Services for key clients interrupted.  Adverse media coverage. A big financial hit. These are just some of the consequences of a serious cyber breach. By Maria Balbas, President, elev8 digital skilling

Recently, it was payroll company SD Worx that found itself in the eye of the storm when a cyber attack meant it had to shut down servers for a week, forcing major clients to find other ways to pay their staff. 

While cyber attacks make the headlines, they are just one symptom of a multi-faceted challenge facing businesses across Europe – that of the dearth of much-needed digital skills in today’s workforce. 

With many businesses finding it hard to build an adequate pipeline of talent in this field, they are not only more vulnerable to attacks like the one suffered by SD Worx, they also risk failing to capitalise on the commercial advantages that come when they can draw on talent capable of fully exploiting the digital economy. 

The good news is that businesses do not always have to look very far to build the pipeline of talent they need. In fact, with the right approach, talent in existing teams across the business can be re-skilled, pivoting into the tech roles vital to keep the business competitive, and safe. 

To fill tech skills gaps, first you have to uncover them

No business has unlimited resources to allocate to training and development, and in times of economic uncertainty, budgets are likely to be under even more pressure. 

For maximum efficiency, any business looking to bolster its digital skills pipeline must first audit the skills that already exist in the workforce, before cross-referencing what they have with what they need, both now and in the future. With this approach, it is possible to align investment to skillsets that will support the business’ long-term success. 

Today, businesses undergoing a digital transformation are most likely to uncover tech skills gaps in AI, Cloud and IoT technology, as well as cybersecurity. Recent data suggests that 63% of businesses say their staff are lacking the necessary digital skills to use AI, and there will be 3.5m unfilled jobs in the cybersecurity sector by 2025, according to research from Cybersecurity Ventures.

Some of the specific skills businesses will want to map include knowledge of programming languages such as Python and Java, which are helpful in the use of AI tools, and a high-level understanding of mathematical fields including statistics, linear algebra or algorithms, which are transferrable to roles related to data analysis and use of big data. 

Beyond technical skills 

Filling technical skills gaps is key – but alongside, as they map their skills pipeline, businesses should not lose sight of the ‘power’ skills that act as ‘multipliers’, allowing tech professionals to maximise their impact for the business. Power skills include communication, collaboration, and leadership – and equip individuals to become empathetic team members, effective managers and visionary leaders. By creating training and upskilling programmes that blend power and technical skills, businesses can ensure their digital transformation will go further, faster.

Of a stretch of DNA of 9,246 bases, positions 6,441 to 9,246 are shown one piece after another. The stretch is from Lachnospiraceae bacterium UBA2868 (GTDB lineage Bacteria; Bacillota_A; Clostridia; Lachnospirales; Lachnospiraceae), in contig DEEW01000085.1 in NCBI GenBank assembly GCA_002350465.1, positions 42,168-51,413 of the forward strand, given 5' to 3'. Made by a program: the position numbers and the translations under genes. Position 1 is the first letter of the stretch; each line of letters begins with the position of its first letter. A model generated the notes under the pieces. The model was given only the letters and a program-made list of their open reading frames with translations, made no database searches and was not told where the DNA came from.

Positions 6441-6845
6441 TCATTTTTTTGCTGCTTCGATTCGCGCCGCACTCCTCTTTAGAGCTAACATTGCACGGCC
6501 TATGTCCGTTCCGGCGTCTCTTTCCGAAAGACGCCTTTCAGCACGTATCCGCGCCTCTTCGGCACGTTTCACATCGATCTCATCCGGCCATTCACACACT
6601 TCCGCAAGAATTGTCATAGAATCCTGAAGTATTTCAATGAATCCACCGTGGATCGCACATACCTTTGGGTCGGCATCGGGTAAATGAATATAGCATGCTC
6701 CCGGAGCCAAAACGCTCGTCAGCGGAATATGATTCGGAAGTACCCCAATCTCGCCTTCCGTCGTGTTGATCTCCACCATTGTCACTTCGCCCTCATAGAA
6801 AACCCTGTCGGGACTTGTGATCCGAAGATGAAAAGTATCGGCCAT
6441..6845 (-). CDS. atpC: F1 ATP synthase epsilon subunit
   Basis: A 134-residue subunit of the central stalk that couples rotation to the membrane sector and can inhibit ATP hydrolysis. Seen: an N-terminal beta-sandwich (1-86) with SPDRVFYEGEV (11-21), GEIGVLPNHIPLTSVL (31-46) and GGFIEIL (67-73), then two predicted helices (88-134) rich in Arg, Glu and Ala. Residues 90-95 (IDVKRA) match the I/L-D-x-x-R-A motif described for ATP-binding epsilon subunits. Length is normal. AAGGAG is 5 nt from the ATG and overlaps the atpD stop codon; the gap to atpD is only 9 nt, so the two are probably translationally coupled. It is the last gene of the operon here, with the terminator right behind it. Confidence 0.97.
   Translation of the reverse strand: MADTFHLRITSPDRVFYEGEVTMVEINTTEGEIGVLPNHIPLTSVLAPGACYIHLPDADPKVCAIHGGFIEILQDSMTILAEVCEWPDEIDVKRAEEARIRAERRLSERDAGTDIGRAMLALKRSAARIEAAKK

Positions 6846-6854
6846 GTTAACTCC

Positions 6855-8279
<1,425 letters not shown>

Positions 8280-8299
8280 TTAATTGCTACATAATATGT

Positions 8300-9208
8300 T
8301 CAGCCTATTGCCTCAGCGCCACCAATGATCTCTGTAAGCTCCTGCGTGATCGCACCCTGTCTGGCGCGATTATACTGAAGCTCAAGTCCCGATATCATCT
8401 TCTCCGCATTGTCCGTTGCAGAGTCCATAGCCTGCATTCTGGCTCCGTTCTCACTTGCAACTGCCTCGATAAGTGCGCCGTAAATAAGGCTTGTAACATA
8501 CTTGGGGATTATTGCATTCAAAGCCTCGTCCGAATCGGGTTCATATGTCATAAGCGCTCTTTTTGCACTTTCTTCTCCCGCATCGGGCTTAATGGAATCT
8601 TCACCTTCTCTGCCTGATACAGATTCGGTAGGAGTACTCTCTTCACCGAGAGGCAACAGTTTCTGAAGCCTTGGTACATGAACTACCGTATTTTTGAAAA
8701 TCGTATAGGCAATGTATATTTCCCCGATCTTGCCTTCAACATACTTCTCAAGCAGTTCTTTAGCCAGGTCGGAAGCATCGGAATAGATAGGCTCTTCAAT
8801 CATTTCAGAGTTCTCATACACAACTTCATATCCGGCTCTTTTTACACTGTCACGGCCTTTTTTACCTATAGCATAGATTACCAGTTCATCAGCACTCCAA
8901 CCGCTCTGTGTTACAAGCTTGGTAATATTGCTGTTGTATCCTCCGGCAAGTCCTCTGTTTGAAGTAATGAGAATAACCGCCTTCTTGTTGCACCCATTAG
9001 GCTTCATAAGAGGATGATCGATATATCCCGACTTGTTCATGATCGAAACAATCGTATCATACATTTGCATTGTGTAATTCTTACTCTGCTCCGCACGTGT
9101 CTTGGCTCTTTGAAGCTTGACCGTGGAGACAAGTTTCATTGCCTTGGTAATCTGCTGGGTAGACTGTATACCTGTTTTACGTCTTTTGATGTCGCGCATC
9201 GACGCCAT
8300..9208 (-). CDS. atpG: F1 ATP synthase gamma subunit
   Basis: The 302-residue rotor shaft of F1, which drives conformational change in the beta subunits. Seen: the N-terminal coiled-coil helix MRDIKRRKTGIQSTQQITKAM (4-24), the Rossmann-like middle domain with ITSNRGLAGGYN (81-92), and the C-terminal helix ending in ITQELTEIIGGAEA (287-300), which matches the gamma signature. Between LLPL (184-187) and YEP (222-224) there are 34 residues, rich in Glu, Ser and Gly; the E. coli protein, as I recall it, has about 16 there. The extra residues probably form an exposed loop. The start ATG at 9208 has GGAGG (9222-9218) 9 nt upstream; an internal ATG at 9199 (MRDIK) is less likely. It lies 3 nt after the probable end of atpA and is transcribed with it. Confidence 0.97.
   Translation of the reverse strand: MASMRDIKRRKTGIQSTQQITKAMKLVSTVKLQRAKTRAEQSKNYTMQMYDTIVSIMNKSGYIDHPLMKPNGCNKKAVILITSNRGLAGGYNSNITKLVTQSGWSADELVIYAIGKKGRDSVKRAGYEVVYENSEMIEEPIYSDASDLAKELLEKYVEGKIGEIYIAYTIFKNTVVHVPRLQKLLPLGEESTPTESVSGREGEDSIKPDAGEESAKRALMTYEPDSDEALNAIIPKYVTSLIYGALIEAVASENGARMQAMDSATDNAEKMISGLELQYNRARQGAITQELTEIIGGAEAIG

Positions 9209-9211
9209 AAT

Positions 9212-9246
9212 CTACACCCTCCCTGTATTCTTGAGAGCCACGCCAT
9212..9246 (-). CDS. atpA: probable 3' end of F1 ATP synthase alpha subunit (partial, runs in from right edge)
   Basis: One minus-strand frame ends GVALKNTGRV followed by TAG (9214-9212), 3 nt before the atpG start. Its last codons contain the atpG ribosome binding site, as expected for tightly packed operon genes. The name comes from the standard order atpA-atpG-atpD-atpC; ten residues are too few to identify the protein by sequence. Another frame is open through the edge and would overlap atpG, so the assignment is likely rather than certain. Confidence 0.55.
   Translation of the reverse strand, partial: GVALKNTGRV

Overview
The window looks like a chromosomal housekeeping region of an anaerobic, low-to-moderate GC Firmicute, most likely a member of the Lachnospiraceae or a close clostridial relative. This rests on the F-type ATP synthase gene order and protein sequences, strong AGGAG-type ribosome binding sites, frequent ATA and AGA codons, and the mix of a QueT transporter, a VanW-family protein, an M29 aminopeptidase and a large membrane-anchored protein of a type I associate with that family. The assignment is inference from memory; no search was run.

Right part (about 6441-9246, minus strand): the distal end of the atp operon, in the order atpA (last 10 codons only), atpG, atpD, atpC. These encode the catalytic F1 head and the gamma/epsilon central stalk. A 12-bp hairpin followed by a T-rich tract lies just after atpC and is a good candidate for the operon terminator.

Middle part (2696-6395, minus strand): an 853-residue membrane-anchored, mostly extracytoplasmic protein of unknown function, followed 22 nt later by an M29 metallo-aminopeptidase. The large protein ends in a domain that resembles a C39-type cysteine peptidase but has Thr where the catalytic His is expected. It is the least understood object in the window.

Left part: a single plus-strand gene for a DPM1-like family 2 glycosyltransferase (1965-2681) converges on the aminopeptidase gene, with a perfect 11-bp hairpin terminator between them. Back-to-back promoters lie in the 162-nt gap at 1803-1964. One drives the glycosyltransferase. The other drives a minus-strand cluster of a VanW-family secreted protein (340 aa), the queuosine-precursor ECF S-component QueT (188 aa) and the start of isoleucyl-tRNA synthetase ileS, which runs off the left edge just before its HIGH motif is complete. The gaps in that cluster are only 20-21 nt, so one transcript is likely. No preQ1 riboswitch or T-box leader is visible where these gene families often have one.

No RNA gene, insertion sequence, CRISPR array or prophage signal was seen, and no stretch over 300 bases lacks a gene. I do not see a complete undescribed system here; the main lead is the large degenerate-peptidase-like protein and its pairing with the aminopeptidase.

In addition, where teams understand that upskilling programmes support both business objectives and personal career development, the result is better staff retention and loyalty, which is key for businesses locked in a fierce war for talent. 

Investment in talent should always be a priority  

In times of economic turbulence training and development budgets can come under pressure as businesses look to make savings. This, however, should not be the case: when training and upskilling is planned strategically, it is inherently future-focused and designed to ensure that the business has a talent pipeline that equips it to meet the changing needs of clients and customers today and tomorrow. 

Viewed through that lens, continuing to upskill talent is a strategic investment and not a cost. Well planned programmes future-proof the business and improve morale and engagement. Pressing pause, even in response to a downturn, can risk the business being left behind, exacerbating skills gaps, making it more difficult for it to position itself to capitalise when the market turns. 

A deep pool of digital talent is the best way to safeguard your business, now and in the future 

Amidst the rapid changes of the fourth industrial revolution, organisations that will come out on top are likely to be those with a highly skilled workforce capable of innovating and adapting, that combines technical and soft ‘power’ skills.   

Navigating this shifting terrain is not easy – PwC’s Future of Work and Skills survey (2021) indicates that only 26% of business leaders agreed they are able to identify the skills the organisation will need in future – but it is necessary. 

A reliable pipeline of in-house tech talent brings multiple benefits to businesses: in the immediate term it is vital protection against the regular menace of cyber attacks, and in the medium to long term it is key to the business remaining competitive and adapting to meet changing customer needs and to capitalise on emerging technologies.